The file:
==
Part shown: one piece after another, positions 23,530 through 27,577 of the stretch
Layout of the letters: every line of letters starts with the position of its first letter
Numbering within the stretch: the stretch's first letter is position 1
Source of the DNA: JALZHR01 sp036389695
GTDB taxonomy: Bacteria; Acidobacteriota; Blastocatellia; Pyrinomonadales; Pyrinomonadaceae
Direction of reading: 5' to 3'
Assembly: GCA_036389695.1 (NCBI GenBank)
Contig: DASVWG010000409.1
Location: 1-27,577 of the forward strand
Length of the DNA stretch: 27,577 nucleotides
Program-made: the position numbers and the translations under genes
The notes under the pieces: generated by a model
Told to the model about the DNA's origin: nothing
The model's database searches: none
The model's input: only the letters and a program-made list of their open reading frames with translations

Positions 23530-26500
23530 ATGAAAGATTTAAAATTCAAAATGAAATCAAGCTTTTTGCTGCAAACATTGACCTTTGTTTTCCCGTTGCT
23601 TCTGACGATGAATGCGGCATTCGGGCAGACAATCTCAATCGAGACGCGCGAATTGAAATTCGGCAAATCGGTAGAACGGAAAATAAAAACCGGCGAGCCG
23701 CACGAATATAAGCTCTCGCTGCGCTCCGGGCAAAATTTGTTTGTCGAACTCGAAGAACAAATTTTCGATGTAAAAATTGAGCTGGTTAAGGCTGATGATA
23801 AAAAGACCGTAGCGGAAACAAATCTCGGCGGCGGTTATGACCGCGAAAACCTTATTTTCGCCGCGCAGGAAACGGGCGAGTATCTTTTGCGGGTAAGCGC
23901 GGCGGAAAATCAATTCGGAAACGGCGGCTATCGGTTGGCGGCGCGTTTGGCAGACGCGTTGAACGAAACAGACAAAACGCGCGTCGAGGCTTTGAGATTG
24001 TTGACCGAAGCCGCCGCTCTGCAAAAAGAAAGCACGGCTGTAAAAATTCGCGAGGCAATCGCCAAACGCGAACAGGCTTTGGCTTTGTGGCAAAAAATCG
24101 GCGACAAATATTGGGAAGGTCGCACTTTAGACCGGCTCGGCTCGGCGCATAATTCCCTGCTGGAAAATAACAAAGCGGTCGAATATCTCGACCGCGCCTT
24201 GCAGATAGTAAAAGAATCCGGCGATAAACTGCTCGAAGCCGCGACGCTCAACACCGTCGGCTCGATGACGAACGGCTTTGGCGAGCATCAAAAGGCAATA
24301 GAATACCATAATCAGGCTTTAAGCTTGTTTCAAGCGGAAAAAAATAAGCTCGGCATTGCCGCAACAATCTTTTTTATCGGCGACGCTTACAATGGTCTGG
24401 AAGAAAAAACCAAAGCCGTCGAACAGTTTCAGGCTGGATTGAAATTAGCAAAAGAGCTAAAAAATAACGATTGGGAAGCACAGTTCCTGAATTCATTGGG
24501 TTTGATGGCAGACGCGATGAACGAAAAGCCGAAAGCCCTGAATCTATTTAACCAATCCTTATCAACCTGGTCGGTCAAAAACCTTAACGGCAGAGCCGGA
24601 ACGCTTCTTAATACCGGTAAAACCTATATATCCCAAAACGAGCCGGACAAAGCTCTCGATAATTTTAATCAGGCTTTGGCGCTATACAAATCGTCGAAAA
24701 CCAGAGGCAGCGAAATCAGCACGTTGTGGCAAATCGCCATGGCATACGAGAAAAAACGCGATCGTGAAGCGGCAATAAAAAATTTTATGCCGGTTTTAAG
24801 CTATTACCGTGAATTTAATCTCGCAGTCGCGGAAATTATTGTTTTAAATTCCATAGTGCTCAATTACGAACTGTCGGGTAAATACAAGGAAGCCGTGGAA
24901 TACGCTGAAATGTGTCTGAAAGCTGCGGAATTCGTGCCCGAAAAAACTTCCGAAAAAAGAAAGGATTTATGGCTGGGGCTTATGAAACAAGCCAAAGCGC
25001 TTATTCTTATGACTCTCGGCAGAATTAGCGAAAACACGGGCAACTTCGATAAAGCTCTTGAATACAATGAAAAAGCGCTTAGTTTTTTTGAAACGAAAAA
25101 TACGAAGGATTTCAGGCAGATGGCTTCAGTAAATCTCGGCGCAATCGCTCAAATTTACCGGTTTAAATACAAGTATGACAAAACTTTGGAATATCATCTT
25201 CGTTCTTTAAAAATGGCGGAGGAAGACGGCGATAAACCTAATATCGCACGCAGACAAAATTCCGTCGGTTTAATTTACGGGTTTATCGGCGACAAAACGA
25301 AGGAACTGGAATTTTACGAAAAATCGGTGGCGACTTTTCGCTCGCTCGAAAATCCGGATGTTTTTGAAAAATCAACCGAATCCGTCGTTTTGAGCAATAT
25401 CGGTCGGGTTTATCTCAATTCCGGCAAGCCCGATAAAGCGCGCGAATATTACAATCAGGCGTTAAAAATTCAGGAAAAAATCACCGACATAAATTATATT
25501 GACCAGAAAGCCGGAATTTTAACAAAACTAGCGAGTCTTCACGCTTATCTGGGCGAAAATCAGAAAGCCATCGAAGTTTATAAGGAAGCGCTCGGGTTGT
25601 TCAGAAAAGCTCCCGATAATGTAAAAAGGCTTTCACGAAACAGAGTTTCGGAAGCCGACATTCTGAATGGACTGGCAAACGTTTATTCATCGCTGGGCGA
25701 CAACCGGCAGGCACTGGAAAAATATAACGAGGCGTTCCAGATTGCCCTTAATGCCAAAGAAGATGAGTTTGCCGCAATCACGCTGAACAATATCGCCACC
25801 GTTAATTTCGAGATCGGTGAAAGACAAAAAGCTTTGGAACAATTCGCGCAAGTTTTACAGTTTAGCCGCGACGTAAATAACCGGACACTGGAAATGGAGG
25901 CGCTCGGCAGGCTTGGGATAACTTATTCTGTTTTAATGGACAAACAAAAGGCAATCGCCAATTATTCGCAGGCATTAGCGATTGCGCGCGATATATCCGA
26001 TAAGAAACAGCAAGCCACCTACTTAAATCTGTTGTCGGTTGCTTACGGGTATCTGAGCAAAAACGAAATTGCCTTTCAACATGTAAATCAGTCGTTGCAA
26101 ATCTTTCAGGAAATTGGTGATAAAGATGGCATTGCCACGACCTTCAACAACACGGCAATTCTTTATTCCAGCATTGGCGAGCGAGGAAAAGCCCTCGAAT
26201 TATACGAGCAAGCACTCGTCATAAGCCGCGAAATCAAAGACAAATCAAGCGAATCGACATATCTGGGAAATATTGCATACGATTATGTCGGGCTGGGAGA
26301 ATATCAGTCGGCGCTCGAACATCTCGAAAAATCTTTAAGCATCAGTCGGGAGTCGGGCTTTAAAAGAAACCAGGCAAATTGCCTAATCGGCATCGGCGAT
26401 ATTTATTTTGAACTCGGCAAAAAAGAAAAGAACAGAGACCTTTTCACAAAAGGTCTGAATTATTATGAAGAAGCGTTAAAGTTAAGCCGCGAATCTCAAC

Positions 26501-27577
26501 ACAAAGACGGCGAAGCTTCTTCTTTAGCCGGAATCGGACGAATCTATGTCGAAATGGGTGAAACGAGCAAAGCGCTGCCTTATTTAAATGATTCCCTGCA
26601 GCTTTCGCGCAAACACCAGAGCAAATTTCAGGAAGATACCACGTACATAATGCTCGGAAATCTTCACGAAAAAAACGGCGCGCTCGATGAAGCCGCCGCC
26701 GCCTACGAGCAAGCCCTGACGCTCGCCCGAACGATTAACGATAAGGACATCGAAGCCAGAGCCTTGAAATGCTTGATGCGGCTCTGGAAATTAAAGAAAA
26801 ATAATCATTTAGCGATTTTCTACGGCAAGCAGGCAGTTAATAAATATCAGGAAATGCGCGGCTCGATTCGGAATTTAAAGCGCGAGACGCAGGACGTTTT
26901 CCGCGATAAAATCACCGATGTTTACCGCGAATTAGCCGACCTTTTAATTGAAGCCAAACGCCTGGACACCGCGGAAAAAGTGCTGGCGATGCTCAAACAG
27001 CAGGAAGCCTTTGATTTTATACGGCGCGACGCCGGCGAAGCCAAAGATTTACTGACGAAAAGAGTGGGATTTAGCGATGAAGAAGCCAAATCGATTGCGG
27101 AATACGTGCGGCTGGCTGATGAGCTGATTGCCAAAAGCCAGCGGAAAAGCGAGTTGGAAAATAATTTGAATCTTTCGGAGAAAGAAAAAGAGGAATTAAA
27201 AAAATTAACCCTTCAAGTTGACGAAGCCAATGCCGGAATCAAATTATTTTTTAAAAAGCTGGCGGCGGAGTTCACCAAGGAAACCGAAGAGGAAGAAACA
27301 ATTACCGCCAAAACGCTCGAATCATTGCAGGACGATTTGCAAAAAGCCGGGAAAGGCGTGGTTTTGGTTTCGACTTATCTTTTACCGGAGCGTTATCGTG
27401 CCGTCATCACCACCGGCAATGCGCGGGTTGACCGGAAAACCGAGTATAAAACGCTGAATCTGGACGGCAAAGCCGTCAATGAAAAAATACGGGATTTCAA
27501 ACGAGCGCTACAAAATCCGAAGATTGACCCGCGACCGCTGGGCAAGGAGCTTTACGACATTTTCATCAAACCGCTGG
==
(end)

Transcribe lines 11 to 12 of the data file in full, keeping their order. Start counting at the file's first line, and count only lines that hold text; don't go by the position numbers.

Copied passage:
Program-made: the position numbers and the translations under genes
The notes under the pieces: generated by a model